UK. Disposable high purity UV 4.5 ml capacity/10 mm
pathlength cuvettes (UV) with PE air-tight stoppers were
obtained from Brand GMBH, Germany. High purity/low
leachable trace element Nalgene PE, and fluorinated ethyl-
enepropylene (FEP) bottles were obtained from Fisher Sci-
entific, UK.
Solution storage
All solutions were made up and stored in FEP or PE bot-
tles. Ethanol and tert-butyl alcohol were used from the bot-
tles in which they were provided or transferred to PE
bottles. Concentrated dye stocks in dimethylsulfoxide
(DMSO) or dye solutions in ROW, ethanol or tert-butyl
alcohol were stored in FEP or PE bottles at room tempera-
ture. Working dye solutions were made by dissolving dye
directly into solvent (ROW, ethanol or tert-butyl alcohol)
Solvatochromic dyes and homeopathic potencies
SJ Cartwright
9
Homeopathy
Please cite this article in press as: Cartwright SJ, Solvatochromic dyes detect the presence of homeopathic potencies, Homeopathy (2015), http://dx.doi.org/
10.1016/j.homp.2015.08.002
or by adding an aliquot of concentrated dye stock in DMSO
to solvent. In both cases dye solutions were left to equili-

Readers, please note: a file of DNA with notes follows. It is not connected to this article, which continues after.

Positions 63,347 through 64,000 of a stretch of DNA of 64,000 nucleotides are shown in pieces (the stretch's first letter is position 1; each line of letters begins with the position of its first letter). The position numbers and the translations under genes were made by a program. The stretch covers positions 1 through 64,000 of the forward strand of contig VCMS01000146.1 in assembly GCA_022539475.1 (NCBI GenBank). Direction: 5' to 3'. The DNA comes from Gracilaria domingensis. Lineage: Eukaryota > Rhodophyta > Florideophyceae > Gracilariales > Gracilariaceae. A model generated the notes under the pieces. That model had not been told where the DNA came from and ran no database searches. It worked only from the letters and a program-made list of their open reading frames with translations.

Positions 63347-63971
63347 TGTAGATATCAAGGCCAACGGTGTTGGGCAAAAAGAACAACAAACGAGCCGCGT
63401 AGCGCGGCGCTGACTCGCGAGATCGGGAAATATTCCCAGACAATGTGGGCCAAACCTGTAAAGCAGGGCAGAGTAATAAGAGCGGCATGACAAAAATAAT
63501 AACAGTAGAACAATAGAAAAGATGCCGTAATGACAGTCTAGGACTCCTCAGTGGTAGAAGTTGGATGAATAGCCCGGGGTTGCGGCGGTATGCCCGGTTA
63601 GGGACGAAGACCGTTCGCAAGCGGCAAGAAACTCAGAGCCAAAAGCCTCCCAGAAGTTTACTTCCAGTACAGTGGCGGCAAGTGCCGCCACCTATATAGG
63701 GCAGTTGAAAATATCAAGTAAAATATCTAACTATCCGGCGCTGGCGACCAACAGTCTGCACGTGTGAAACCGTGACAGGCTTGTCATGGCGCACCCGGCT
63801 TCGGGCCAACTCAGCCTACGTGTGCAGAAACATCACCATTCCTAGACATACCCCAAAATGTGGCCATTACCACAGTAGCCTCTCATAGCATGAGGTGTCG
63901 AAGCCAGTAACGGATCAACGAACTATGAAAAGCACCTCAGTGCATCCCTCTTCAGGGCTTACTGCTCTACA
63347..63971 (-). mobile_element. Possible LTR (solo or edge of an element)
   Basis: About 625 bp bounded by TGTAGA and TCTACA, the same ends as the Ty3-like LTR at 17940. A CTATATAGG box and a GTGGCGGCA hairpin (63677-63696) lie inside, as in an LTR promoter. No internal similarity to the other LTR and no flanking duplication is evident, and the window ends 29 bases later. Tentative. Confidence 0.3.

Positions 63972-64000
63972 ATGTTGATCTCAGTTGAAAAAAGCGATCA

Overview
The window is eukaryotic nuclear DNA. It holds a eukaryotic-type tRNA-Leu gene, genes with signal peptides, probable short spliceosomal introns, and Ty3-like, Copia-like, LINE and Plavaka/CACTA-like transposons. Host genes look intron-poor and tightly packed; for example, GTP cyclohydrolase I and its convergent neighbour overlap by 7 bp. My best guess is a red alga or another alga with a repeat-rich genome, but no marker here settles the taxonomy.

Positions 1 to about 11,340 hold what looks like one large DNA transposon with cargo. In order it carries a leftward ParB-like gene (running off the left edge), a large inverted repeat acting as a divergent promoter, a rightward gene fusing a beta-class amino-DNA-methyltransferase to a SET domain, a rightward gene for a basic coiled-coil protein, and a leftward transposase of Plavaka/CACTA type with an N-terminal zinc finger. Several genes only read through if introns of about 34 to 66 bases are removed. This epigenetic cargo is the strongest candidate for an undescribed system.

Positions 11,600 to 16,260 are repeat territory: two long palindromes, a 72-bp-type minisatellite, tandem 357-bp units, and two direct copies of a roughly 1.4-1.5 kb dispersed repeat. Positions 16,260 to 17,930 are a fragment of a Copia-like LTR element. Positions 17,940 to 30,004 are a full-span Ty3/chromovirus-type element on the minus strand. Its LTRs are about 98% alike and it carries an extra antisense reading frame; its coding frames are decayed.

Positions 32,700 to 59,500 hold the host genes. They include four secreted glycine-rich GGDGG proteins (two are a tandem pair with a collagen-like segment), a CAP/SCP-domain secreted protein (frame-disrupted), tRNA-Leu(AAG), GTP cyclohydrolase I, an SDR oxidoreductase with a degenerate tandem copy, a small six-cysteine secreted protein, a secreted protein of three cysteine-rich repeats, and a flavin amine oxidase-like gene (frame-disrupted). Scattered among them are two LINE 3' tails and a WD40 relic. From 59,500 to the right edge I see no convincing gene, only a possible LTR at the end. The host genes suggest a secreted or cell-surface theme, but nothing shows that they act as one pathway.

brate overnight before use. Concentrations of dyes used
for difference spectra and assays with strontium ions
were as follows: ET33 e245 mM in ROW, ethanol and
tert-butyl alcohol; ET30 e245 mM in ethanol and tert-
butyl alcohol. ET30 is poorly soluble in ROW. Solutions
were made up in 20 mM borate buffer pH 10 and centri-
fuged to remove any precipitate; BDN e80 mMinROW,
ethanol and tert-butyl alcohol. BDN slowly precipitates
in ROW so solutions were made up and used within an
hour; BM e125 mM in ethanol, 245 mM in ROW and
125 mMintert-butyl alcohol; NR e16 mMinROW,
ethanol and tert-butyl alcohol; PB e62 mMinROW,
ethanol and tert-butyl alcohol. Dye concentrations were
chosen so as to give absorbances of c.1.0 at their absor-
bance maxima. At this absorbance level the Unicam UV-
500 spectrophotometer used in this study can comfortably
handle difference spectra. No light or temperature induced
degradation (determined by daily monitoring of visible
spectra) of ET33, ET30, PB, BDN, BM or NR was
observed over the period of this study. As a precaution so-
lutions of BM and NR were kept in the dark as both dyes
are fluorescent and potentially subject to light-induced
degradation.
Homeopathic potencies
Serially diluted and succussed solutions (homeopathic
potencies) of a range of compounds, including glycerol
50 M, were obtained from Helios Homeopathy Ltd Tun-
bridge Wells, UK or Ainsworths Homeopathic Pharmacy,
London, UK and were diluted 10 fold into 90% ethanol/
10% ROW to ensure consistent solvent composition. Po-
tencies are sold as made in 90% ethanol/10% ROW, but
the above step was taken as a further precaution to ensure
solvent equivalence with control solutions. Glycerol 50 M
is a homeopathic potency prepared by the Korsakoff
method.
28
Glycerol is serially diluted and succussed by
hand up to the 200c potency. Thereafter potentisation is
performed mechanically. At each step a portion of solution